Vesak "Buddha Day": Celebrating the Life of Gautama Buddha

Vesak "Buddha Day": Celebrating the Life of Gautama Buddha

Vesak Day is a sacred holiday for many Buddhists and is celebrated across the world. In many south east Asian countries such as Cambodia, Thailand and Laos, in addition to several Indian countries (like Sri Lanka, Nepal, Bhutan, and Myanmar) there are public celebrations due to the extensive number of Buddhists within the population. Other nations, such as Indonesia, South Korea, Singapore, Taiwan, and Japan, also host less substantial celebrations. Due to its widespread observance, there are many different methods of honoring the day, depending on the country and the region.

Vesak Day commemorates the birth, enlightenment, and death of Siddhartha Gautama, or The Buddha. It is said that all of these events occurred on the same day, making it one of the most significant days in Buddhism.

The holiday is celebrated on the first full moon according to the Lunar calendar and typically falls in April or May. The word "Vesak" comes from the Sanskrit name for the lunar month of Vaisakha, considered the month of Buddha's birth.

Vesak Buddha Day I DharmaCrafts

To commemorate the occasion, temples are typically adorned with flags and flowers, and many followers bring simple offerings to lay at the feet of prominent statues. These gifts may include flowers, incense, and candles. Some temples put out a small Buddha statue with a small basin of water at the feet in order to let people bathe the statue. This is meant to symbolize the cleansing away of bad karma. It is also a re-enactment of the events following the Buddha’s birth; It is believed that when he was born the devas and spirits showered him with sacred waters from the sky.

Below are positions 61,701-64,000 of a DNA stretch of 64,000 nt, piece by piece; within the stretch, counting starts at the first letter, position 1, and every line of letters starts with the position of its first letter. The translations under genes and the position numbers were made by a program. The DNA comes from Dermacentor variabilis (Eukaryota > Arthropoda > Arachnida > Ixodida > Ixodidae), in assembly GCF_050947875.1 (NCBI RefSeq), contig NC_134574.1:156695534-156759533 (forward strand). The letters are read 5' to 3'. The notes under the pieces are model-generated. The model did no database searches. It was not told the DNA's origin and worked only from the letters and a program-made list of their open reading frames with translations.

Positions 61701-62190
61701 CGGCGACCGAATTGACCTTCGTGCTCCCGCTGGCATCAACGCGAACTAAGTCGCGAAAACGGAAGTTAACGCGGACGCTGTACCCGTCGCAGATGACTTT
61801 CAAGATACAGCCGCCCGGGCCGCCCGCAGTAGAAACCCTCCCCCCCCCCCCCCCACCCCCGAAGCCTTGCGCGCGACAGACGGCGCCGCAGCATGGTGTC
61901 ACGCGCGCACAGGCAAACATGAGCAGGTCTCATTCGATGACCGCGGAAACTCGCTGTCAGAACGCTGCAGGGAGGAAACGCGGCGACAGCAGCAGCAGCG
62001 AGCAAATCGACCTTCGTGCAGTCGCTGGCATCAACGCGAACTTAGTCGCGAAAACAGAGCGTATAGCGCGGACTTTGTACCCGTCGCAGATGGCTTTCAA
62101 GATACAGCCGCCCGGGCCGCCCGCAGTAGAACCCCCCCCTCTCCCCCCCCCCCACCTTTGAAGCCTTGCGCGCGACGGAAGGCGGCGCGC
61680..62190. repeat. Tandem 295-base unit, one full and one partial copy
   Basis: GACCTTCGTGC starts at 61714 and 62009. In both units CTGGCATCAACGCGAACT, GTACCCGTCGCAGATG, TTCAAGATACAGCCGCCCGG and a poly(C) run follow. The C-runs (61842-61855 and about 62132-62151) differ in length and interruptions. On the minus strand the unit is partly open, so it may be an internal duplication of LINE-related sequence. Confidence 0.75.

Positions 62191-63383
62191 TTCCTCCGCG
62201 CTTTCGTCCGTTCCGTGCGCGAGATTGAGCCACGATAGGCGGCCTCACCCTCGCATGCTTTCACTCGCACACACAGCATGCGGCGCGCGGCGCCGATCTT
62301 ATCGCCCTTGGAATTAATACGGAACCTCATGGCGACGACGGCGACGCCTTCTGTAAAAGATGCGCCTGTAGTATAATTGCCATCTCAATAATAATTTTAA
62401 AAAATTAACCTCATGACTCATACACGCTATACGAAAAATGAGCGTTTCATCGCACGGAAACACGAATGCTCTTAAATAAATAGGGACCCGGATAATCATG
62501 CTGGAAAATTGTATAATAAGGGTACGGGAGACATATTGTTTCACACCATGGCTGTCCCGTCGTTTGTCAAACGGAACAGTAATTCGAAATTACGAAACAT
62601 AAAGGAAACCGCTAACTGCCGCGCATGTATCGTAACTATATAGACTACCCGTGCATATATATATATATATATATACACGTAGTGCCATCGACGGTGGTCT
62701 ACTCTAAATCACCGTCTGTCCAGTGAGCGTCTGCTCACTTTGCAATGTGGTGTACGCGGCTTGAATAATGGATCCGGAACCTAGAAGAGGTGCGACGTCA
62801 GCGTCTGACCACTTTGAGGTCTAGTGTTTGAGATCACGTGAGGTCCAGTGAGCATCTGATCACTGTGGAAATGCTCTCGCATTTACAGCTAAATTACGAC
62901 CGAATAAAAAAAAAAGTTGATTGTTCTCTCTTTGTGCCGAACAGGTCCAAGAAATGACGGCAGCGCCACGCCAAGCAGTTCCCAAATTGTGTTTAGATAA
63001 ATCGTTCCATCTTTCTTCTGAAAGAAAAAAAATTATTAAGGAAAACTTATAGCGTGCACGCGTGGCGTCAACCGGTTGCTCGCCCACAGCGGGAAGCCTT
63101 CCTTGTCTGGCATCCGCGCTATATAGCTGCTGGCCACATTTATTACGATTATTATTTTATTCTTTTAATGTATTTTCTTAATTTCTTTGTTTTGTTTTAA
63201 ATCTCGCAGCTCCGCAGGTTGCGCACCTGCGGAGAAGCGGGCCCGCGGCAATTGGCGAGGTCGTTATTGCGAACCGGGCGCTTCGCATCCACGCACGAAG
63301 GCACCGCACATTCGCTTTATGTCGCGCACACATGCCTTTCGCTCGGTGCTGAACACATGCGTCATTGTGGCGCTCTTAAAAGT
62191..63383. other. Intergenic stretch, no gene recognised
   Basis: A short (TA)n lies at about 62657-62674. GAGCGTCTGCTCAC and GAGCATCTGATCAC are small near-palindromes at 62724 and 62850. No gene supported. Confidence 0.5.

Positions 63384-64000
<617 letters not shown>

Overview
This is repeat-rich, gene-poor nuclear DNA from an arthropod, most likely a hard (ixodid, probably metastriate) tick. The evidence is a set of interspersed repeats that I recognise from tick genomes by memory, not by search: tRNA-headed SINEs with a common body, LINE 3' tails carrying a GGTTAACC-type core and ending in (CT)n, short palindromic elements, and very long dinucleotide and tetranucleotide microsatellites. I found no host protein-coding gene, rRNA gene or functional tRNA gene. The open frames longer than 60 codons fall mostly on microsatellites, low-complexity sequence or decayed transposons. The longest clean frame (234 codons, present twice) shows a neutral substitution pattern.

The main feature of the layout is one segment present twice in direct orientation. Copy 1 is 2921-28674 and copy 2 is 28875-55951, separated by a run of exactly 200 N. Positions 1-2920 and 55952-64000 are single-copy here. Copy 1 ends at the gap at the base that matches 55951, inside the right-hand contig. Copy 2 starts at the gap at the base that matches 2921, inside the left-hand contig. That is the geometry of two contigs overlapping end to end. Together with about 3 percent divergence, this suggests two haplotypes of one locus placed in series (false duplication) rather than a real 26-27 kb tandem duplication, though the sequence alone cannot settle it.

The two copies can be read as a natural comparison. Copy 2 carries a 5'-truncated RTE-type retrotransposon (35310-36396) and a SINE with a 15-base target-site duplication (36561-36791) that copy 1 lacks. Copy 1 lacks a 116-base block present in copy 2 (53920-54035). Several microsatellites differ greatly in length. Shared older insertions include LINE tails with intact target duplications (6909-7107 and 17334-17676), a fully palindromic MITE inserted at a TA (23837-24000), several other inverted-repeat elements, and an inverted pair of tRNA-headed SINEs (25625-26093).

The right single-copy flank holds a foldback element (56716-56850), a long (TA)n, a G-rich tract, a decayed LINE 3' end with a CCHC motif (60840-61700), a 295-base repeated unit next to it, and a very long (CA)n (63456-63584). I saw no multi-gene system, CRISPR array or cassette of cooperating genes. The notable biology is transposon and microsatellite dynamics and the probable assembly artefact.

Vesak Buddha Day I DharmaCrafts

There are often parades with illuminated statues, lit candles, and the two hour “Three Step One Bow” ritual, where people will take steps on their knees and bow in prayer every few moments. People will often take part in dances and meditation. Furthermore, it is of the utmost importance that there is no violence and Buddhists are expected to eat vegetarian for the day.

Vesak day is primarily a day of kindness. No matter where you are celebrating, it is expected to act in accordance with love. It is common to see people performing acts of kindness, as Buddhists believe that the positivity from these deeds is multiplied (Buddhist merit-making).

Vesak Buddha Day I DharmaCrafts

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1 comment

What does the word “Vesak” mean in English?

Douglas Webb

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